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Rain brought temperatures down a bit

We had some relief from the heat this week in the form of rain followed by lows in the upper sixties during the early morning hours. The cooler air temps felt great.

Of course, by noon the air temperature was right back in the 90s. The surface water temperature did not change at all. You can find some water in the mid 80s, but by midday, the water heat is right back up into the low 90s. That is certainly not good for fishing and makes it very hard to fish during the middle of the day.

The early morning bite is about the only way you can catch enough fish to keep it interesting. Night fishermen are catching a few bass, but mosquitoes will pick you off. That little bit of rain was certainly not enough to help with the low water levels and extremely high surface water temperature on the area’s landlocked lakes.

Oxygen content on some lakes is getting dangerously low. I received a few phone calls and e-mails this week concerning smaller private lakes and ponds that are experiencing a fish kill. If you cannot aerate the ponds, there is really nothing you can do but hope for a lot of rain and wind.

The only way we will get a significant amount of rain and wind during the summer months is by tropical storms and hurricanes. I am certainly not hoping for a hurricane, but a tropical depression would be welcome. A fish kill because of low oxygen content is nothing unusual in the summer months. In most cases, the fish kill will consist mostly of shad and smaller fish, but if we don’t get some more rain soon, we could see a major fish kill on the larger lakes.

The lack of wind does not help the fish at all. Wind adds oxygen to the water. The lakes that are busy with pleasure boat traffic probably will not experience a fish kill. All those boat wakes create an artificial wind by churning up the surface and aerating the water. I recall a bass tournament on a hot, humid July day several years ago. There was no wind, but there was a lot of pleasure boat traffic. By noon I went to the area where the most pleasure boat traffic was and caught 18 to 20 bass on crank baits.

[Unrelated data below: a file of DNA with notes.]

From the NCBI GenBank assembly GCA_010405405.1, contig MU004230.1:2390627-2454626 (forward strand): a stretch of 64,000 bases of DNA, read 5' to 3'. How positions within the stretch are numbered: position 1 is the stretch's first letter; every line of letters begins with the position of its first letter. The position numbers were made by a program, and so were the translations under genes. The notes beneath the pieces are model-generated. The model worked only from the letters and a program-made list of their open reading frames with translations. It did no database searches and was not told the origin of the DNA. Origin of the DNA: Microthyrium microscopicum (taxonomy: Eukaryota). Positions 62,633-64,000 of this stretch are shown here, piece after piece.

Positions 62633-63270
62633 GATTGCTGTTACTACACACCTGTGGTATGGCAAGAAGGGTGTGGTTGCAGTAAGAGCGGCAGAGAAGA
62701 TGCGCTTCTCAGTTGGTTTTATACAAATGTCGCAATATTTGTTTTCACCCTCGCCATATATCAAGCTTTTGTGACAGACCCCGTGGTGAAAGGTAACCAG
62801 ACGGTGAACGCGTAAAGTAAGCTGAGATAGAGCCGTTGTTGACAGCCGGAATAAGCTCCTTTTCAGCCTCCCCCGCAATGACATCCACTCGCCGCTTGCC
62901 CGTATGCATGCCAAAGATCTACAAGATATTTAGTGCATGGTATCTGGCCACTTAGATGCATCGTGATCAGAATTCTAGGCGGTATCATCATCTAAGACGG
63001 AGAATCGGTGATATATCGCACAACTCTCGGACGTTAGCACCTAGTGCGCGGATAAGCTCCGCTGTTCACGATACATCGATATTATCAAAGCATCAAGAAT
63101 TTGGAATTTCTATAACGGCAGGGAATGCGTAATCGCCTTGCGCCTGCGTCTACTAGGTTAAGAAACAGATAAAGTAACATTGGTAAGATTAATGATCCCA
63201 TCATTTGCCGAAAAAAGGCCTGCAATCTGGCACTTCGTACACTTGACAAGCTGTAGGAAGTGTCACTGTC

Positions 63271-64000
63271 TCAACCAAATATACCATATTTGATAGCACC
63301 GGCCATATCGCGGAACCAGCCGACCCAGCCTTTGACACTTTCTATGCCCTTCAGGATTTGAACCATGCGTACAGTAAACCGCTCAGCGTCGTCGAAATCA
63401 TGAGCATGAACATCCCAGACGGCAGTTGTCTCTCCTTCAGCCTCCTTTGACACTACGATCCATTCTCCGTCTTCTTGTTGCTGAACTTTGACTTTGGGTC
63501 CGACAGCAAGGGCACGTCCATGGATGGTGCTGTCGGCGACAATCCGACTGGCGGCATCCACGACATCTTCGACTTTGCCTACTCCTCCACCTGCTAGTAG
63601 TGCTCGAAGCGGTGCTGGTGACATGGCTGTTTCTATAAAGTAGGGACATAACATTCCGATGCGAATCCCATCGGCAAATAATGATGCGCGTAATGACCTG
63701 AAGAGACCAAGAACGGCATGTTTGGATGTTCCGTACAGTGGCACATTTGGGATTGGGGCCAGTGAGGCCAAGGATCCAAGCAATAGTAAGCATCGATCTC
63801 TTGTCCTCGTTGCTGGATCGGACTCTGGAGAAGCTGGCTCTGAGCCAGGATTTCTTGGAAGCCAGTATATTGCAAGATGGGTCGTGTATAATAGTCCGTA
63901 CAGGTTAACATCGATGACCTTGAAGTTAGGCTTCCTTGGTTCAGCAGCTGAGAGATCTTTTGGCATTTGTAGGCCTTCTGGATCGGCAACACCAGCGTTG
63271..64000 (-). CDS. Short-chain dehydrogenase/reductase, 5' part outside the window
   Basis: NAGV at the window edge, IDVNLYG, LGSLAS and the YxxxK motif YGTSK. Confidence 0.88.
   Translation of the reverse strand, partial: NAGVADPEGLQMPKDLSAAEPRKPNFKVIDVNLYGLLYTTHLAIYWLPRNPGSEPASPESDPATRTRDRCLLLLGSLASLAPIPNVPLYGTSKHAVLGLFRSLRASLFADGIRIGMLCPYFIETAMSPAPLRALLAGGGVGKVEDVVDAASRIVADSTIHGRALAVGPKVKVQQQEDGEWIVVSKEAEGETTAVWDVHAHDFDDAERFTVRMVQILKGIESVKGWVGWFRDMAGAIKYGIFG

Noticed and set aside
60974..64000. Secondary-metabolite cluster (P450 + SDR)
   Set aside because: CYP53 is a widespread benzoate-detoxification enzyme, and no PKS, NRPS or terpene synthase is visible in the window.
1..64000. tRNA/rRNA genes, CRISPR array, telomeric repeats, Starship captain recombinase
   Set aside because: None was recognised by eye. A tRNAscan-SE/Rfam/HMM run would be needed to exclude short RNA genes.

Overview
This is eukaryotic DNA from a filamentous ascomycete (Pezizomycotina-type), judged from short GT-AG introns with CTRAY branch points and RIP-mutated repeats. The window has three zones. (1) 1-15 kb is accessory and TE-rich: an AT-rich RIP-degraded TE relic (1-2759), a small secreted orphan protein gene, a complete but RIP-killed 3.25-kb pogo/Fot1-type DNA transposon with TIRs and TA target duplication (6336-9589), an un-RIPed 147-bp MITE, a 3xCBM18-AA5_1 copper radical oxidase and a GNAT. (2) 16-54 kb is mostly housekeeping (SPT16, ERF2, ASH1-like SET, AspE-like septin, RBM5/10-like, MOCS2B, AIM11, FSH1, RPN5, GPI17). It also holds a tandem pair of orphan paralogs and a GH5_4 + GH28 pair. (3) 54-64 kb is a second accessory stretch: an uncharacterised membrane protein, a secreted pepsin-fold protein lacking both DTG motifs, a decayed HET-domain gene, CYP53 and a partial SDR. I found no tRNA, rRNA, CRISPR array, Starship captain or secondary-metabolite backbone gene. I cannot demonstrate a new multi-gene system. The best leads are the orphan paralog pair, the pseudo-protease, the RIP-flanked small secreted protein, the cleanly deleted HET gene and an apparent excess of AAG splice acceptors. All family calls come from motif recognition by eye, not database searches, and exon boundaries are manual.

That is a strange summer pattern, but it works on these hot summer days. If you are fishing the cypress tree lakes like Concordia and St. John, forget the deep water. The thermocline is near the surface. Anything deeper than approximately 10 feet — maybe even 8 feet on lakes Concordia and St. John — will not hold fish, simply because there is no oxygen down deep.

On those two lakes, think shallow and think shade. Target the thickest cypress trees you can find with overhanging limbs. Pitch or skip cast a CrawGator jig with a Zoom trailer as far back under the limbs as possible. The bass are there, but you will have to cover a lot of water to catch the numbers.

If you fish the piers before the pleasure boaters come out, target the piers built low to the water. Those platforms offer the most shade, and that’s where the bass will be.

Reports on the bream and white perch fishing have been few and far between. We are still playing the waiting game to fish the “live’ oxbow lakes that are still connected to the Mississippi River. The big river just won’t let up. We need a level below 40 feet. The river did drop to about 37 feet a week ago, but that was followed by a rise that brought the level at Natchez back up to today’s stage of 40.2 feet, and the rise will continue.

Four days from now, we will probably see a level of 42.3 feet. The Old Rivers’ water clarity looks great. With a little hard work you can still locate the fish in the flooded backwaters. Hopefully, we will see a fall toward the end of July that will help the fishing on the Old Rivers.

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